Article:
Keep Moving

Keep Moving!” was this month’s storytime theme at one of the preschools I visit. We talked about the importance of movement through stretch, yoga, and dance. The children had so much fun and learned how to do the sign language for the word dance.

dance
American Sign Language: Dance

Keep Moving, has been repeating over and over in my head. It’s more than a storytime theme, it’s a life theme for me. There are plenty of health reasons to keep moving. Studies have shown that at any age or whatever ails you, simply walking every day will help you. Then there’s the longtime PBS show by Mary Ann Wilson, RN called Sit and Be Fit that has proven that even stretching in a chair helps improve your health.

More, I’m talking about a frame of mind. It’s a good life philosophy for when life gets hard to keep moving. When I was younger, I remember being home sick and my grandfather would come into my room and tell me to get up and out of bed. He would have me help him cook or do something around the house. “Now go get the mail. Now go take out the dog.” I would say, “But, Poppy, I’m sick.” He would just keep telling me things to do. Every day, no matter how he felt or what was going on, he would get up and go. And on his final days at home, when he was able, he still wanted to get out of bed, get dressed, get the mail, and go for a car ride. So on the hardest days, when it’s hard to get out of bed, I’m reminded of him and I get out of bed, get dressed, and keep moving.

I’m visiting my relatives in Wisconsin. And I’m reminded of my Aunt Mary who believed that you needed to walk outside, every day – no matter what the weather, no matter how you felt. She believed it helped your mind and body to walk and breathe. When life gets hard, I give myself some time to feel my feels. Then I get up, open a window, take a deep breath, and start my day.

I believe it’s important to keep moving. We only have a short time in this life to enjoy the gifts around us. Some days are hard to not just stay in bed and feel my feels all day long. But I think of my son, my grandfather, and those who have gone before me. I don’t have days like this very often. Sometimes I have a hard moment throughout the day. But when I have these moments, I feel fortunate to have the strength of my angels and memories to keep moving.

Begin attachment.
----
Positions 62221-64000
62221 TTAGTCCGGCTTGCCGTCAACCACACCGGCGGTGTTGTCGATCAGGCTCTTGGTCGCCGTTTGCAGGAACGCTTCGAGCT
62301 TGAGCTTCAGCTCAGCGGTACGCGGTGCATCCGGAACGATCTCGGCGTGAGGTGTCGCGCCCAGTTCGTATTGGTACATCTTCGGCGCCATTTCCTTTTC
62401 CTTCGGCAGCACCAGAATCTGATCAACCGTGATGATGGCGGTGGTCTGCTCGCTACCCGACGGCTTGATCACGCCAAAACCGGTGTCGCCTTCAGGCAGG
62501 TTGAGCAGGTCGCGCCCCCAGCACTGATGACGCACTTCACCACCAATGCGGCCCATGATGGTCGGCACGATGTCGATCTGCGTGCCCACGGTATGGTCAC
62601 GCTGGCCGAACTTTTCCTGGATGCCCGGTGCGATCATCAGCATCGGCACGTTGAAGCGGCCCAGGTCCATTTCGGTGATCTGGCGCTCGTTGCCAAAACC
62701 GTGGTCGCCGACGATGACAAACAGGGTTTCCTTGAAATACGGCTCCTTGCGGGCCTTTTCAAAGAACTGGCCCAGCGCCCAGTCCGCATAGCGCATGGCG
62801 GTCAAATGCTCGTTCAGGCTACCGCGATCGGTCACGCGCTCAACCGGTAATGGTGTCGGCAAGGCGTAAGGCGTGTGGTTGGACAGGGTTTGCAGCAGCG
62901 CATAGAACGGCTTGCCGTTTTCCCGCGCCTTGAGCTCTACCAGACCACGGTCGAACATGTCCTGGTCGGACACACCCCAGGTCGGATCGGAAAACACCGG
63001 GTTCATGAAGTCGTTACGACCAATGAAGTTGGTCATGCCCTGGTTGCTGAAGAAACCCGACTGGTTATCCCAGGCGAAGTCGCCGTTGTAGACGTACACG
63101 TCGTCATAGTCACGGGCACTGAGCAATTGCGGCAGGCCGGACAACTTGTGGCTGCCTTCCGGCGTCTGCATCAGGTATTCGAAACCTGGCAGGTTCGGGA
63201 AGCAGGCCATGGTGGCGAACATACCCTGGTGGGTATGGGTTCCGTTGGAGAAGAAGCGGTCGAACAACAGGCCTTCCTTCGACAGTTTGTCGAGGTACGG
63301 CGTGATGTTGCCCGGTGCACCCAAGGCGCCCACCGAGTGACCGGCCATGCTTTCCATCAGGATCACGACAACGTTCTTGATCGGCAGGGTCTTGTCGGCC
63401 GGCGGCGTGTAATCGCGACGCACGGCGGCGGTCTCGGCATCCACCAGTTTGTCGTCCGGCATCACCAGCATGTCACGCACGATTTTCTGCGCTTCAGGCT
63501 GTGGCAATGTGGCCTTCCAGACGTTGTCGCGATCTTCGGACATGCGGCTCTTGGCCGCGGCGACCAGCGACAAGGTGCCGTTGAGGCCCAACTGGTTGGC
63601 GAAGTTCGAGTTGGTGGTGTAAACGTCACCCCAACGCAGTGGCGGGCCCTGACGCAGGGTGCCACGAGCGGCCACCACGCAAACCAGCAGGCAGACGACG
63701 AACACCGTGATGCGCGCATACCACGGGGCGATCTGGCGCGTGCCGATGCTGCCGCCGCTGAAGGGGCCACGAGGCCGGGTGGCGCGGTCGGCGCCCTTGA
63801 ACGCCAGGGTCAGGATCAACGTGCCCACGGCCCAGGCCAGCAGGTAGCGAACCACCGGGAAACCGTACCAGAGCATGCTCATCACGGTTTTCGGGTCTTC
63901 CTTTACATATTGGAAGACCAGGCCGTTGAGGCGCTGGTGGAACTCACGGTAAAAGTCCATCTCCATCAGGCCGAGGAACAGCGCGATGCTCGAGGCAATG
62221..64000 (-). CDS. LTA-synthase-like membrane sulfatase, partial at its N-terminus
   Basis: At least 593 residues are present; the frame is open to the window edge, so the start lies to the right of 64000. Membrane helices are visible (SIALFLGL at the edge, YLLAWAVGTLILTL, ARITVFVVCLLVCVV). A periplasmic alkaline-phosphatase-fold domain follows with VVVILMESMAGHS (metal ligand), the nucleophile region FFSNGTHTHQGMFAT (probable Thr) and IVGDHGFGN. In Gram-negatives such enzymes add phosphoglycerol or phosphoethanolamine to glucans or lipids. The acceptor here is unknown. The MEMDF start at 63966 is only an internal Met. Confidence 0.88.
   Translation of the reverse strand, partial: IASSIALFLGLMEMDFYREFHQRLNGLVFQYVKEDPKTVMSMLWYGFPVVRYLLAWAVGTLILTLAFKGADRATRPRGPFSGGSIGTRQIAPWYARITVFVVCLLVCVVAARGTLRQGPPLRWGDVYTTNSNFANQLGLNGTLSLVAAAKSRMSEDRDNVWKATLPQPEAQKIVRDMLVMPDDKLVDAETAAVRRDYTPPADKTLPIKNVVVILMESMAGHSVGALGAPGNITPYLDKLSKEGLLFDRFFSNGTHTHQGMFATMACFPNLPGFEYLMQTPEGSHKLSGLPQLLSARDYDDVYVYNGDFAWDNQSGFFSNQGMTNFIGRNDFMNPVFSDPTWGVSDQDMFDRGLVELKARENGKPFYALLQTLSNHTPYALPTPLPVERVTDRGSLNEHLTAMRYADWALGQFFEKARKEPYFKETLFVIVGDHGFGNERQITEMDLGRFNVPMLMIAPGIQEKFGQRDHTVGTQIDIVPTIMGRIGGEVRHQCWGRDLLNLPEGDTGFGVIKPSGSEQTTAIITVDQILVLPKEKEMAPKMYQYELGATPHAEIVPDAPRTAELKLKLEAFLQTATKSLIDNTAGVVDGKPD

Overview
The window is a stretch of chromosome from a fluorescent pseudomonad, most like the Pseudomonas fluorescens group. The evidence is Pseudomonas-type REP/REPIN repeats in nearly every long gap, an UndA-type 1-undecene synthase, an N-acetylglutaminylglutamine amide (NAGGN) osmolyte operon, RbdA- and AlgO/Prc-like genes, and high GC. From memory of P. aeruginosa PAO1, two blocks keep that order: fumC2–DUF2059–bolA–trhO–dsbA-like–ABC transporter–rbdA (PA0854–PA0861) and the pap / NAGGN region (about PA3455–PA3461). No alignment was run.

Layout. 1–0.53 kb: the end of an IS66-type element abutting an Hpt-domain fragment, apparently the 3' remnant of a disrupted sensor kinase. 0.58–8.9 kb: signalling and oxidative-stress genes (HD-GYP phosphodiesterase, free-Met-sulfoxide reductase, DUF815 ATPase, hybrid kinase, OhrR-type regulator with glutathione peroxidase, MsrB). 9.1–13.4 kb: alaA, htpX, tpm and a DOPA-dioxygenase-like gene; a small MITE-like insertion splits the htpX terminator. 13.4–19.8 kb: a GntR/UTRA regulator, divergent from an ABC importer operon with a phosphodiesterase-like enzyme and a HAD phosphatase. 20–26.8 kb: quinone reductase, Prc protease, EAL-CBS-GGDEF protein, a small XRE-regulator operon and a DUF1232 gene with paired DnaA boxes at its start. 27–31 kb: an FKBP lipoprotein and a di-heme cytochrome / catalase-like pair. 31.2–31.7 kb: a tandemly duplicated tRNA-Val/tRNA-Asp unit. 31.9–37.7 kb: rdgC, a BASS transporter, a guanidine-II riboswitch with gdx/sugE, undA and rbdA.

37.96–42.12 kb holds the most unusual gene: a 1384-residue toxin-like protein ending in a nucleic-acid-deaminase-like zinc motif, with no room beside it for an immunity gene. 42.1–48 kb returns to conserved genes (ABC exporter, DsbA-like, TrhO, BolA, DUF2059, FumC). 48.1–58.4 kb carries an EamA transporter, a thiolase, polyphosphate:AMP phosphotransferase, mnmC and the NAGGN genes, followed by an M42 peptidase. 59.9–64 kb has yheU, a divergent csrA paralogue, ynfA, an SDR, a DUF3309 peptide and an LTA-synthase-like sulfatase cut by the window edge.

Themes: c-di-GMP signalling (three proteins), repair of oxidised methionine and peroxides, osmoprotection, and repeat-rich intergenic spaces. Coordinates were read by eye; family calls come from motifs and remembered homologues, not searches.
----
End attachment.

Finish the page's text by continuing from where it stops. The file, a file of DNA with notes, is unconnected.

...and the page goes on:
I am grateful for my family and friends – even when they don’t agree with or understand me. I try every day to be the best I can be, to live an honest life, and to love. I don’t want to be the “kind of woman that when your feet hit the floor each morning the devil says, “Oh crap she’s up!” (origin unknown). It might be corny to say, but I want to be the kind of woman that when my feet hit the floor, the angels watching over me grab a cup of tea and a cookie and say “let’s see what good she’ll try to do today”. Studies show the impact music plays on our brains and emotions. So if I need motivation, I play upbeat music, like Meghan Trainor’s Me Too.

angel

~I’m here to help
Tina

 

 

Resources:

American Heart Association. July 26, 2016. Get Moving: Easy Tips to Get Active! Retrieved from: http://www.heart.org/HEARTORG/HealthyLiving/PhysicalActivity/GettingActive/Get-Moving-Easy-Tips-to-Get-Active_UCM_307978_Article.jsp#.WPDS4IjyvIU

Benaroch, Roy. January 31, 2016. Kids’ Exercise: How Physical Activity and Exercise Benefit Your Body. WebMD. Retrieved from: http://fit.webmd.com/kids/move/article/exercise-helps-body

Good Morning Quotes. December 2, 2016. 50 Best Positive Thoughts for the Day. Good Morning Quotes. Retrieved from: http://www.goodmorningquote.com/positive-thoughts/

Knapton, Sarah. June 14, 2016. A brisk 15-minute walk a day lowers death risk for older adults. The Telegraph: Science. Retrieved from: http://www.telegraph.co.uk/science/2016/06/14/a-15-minutes-brisk-walk-a-day-lowers-death-risk-for-older-adults/

Mayo Clinic News Network. April 16, 2016. Keep moving: the importance of exercise in cancer survivorship. Standard Times: Health and Fitness. Retrieved from: http://archive.gosanangelo.com/lifestyle/health/Keep-moving-the-importance-of-exercise-in-cancer-survivorship-375969471.html

Mayo Clinic Staff. February 18, 2017. Positive thinking: Stop negative self-talk to reduce stress. Mayo Clinic. Retrieved from: http://www.mayoclinic.org/healthy-lifestyle/stress-management/in-depth/positive-thinking/art-20043950

Trainor, Meghan. May 10, 2016. Me Too. MeghanTrainorVEVO. Retrieved from: https://www.youtube.com/watch?v=qDRORgoZxZU

Meyers, Josh. January 4, 2017. Just Keep Moving – The Importance of Staying Fit During the Winter Months. Orthopedic and Sports Therapy Institute. Retrieved from: http://www.ostipt.com/blog/Just-Keep-Moving-The-Importance-of-Staying-Fit-During-the-Winter-Months~3103.html

Minden, Joel. August 25, 2016. The Problem With Positive Thinking. Psychology Today. Retrieved from: https://www.psychologytoday.com/blog/cbt-and-me/201608/the-problem-positive-thinking

Robinson, Lawrence; Smith, Melinda; Segal, Jeanne. April 2017. Exercise and Fitness as You Age: Exercise Tips to Get Fit and Stay Fit in Midlife and Beyond. Help Guide. Retrieved from: https://www.helpguide.org/articles/exercise-fitness/exercise-and-fitness-as-you-age.htm

Rueb, April. June 15, 2016. 5 Things That Happened When I Tried To Walk 20,000 Steps A Day. Prevention. Retrieved from: http://www.prevention.com/fitness/5-things-that-happened-when-i-tried-to-walk-20000-steps-a-day

Seliger, Susan. 2017. Stretching Exercises at Your Desk: 12 Simple Tips. WebMD. Retrieved from: http://www.webmd.com/fitness-exercise/features/stretching-exercises-at-your-desk-12-simple-tips

Siegel, Ronald D. May 4, 2016. Mind over back pain. Harvard Health Publications. Retrieved from: http://www.health.harvard.edu/blog/mind-back-pain-201605049517

Wilson, Mary Ann. 2017. Sit and Be Fit. Retrieved from: https://www.sitandbefit.org/

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